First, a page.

Theatre Review by Don Fowler
The Gamm closes its 37th season with a chaotic interpretation of the hysterically funny “A Midsummer Night’s Dream,” directed by Fred Sullivan Jr., who has appeared in the Shakespeare comedy five times.
We have seen the play many times, from high school productions to the pros. While it usually tends to reach for some of its humor, never have I seen it reach so high (and so low) for a laugh.
Sullivan is known for his physical humor, a technique he instills to the nth degree in his actors.
Every word and every phrase has a physical component added. Language is accompanied by some kind of movement – be it a raising of the eyebrows, hand gesture or racing up a steep ramp.
No one does it better than Nora Eschenheimer as Helena, a Boston actress who is making her mark as one of Gamm’s best. Whenever she was on stage, my eyes followed her every move. Whatever she said or did conjured laughter.
Helena is one of four young lovers who seek refuge in the woods where the fairies play tricks on them that lead to chaos in their relationships.
This has to be one of – if not the largest – casts ever assembled at Gamm. There is no leading actor. Every person has their moment in the sun, or should I say, “under the moon”.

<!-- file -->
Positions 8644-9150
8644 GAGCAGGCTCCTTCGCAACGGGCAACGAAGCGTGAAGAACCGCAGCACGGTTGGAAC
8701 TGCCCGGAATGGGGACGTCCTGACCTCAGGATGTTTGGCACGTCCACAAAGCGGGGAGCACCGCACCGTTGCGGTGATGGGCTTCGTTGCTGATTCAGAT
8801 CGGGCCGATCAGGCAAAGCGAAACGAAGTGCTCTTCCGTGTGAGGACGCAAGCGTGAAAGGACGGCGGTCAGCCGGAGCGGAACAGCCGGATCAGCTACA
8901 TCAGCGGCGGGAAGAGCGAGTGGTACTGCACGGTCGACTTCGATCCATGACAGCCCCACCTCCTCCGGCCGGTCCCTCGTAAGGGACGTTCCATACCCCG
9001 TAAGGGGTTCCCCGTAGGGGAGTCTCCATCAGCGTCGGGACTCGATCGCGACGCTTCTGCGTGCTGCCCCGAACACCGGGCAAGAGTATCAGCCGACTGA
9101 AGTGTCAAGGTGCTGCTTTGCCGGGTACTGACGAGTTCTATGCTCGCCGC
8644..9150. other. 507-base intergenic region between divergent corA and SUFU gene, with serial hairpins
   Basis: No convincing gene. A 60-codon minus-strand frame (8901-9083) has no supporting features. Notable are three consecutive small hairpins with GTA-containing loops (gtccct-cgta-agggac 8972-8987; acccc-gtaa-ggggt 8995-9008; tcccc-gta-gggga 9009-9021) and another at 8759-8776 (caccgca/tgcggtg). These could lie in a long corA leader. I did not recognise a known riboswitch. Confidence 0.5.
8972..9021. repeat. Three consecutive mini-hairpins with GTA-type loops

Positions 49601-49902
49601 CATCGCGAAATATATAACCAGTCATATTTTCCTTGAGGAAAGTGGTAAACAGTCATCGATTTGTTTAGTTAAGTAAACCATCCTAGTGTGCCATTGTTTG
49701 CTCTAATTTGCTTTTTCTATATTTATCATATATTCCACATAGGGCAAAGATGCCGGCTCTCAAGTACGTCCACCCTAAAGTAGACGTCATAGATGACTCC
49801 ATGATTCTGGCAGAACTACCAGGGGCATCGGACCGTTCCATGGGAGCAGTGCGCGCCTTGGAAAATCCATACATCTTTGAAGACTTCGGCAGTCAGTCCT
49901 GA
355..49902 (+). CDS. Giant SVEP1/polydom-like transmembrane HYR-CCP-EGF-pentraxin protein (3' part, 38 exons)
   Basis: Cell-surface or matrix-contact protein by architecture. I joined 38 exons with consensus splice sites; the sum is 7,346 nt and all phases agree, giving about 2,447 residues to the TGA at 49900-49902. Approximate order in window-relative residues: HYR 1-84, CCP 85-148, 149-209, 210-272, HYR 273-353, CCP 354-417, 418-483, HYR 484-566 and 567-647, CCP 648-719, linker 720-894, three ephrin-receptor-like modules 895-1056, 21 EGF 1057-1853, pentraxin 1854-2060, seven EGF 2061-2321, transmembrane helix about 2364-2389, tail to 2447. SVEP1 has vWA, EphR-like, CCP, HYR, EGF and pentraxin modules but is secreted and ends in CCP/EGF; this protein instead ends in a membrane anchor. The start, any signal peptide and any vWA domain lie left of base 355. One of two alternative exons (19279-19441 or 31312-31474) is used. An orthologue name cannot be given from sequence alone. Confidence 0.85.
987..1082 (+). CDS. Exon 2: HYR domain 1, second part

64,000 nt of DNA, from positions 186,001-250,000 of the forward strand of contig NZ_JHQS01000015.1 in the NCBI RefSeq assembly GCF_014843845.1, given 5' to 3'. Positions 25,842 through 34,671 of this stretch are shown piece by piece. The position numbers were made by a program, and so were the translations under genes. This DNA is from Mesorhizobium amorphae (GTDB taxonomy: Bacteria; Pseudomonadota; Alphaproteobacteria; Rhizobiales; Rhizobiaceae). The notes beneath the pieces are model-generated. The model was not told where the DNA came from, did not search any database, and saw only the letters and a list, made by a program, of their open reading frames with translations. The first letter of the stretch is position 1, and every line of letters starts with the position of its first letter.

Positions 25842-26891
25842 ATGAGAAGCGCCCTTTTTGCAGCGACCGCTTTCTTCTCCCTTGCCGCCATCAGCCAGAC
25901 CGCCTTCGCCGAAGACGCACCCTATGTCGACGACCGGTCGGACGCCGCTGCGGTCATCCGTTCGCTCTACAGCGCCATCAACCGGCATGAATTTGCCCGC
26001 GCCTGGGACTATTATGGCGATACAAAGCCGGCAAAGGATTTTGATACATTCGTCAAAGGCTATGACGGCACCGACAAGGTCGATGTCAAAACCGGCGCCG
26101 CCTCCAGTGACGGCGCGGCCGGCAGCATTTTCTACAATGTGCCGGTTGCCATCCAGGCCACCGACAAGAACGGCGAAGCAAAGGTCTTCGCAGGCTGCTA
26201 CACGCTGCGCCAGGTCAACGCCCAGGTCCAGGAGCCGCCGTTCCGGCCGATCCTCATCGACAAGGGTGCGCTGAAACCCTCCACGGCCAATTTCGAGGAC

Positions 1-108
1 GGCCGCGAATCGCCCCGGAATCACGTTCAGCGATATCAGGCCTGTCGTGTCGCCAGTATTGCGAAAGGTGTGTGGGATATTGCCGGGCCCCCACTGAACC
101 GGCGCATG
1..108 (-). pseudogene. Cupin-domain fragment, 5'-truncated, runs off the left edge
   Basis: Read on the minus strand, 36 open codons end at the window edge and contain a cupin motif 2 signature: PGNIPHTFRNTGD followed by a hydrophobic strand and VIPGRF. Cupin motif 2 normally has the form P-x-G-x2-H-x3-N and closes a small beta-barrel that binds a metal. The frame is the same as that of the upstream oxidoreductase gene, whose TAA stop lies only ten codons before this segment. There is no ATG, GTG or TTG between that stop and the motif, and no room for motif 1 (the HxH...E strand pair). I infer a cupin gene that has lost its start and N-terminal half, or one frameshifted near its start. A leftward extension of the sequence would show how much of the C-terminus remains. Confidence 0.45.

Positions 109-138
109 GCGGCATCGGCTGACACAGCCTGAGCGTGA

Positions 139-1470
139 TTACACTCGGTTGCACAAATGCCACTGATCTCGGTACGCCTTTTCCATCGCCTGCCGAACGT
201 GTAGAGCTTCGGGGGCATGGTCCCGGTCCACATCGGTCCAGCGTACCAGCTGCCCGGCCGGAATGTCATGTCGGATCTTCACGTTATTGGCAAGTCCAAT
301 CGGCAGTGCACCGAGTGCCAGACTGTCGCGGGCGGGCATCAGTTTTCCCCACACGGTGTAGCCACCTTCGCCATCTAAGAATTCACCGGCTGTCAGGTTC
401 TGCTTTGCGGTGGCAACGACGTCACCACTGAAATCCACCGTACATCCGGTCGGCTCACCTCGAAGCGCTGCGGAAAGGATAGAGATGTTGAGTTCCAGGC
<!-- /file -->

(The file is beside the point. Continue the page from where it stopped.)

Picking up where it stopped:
The members of the court open and close the story, setting the stage for the two pairs of lovers. Then there are the fairies who live in the forest and get enjoyment from playing tricks on the foolish humans.
And then we have the amateur actors, led by Tony Estrella’s Bottom, who becomes a bit of an ass. Veteran actor Jim O’Brien and RI Comedy Hall of Fame recipient Frank O’Donnell add their talents to the troupe.
Talk about physical humor, watch O’Donnell when he plays a wall. That’s right, a wall.
My only complaint, and it is against the playwright, not the production, is that the Bard doesn’t know when to end the play. It goes on a bit too long after it seems like everything has been resolved. But that is a minor complaint when you realize that your gut is sore from laughing so much. And that you have seen a Shakespearean play that is easily accessible.
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